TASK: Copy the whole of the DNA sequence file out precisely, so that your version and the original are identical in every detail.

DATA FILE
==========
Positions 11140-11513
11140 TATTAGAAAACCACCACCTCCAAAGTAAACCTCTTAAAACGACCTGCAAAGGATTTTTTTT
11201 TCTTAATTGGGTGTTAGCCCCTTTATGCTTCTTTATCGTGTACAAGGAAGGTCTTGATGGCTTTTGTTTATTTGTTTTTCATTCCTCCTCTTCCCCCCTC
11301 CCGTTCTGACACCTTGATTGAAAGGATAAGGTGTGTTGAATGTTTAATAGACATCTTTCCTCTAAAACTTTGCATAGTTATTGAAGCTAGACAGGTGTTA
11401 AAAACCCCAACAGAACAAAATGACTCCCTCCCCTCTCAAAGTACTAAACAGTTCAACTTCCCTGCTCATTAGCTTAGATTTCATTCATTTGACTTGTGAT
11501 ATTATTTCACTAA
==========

Positions 11140-11513
11140 TATTAGAAAACCACCACCTCCAAAGTAAACCTCTTAAAACGACCTGCAAAGGATTTTTTTT
11201 TCTTAATTGGGTGTTAGCCCCTTTATGCTTCTTTATCGTGTACAAGGAAGGTCTTGATGGCTTTTGTTTATTTGTTTTTCATTCCTCCTCTTCCCCCCTC
11301 CCGTTCTGACACCTTGATTGAAAGGATAAGGTGTGTTGAATGTTTAATAGACATCTTTCCTCTAAAACTTTGCATAGTTATTGAAGCTAGACAGGTGTTA
11401 AAAACCCCAACAGAACAAAATGACTCCCTCCCCTCTCAAAGTACTAAACAGTTCAACTTCCCTGCTCATTAGCTTAGATTTCATTCATTTGACTTGTGAT
11501 ATTATTTCACTAA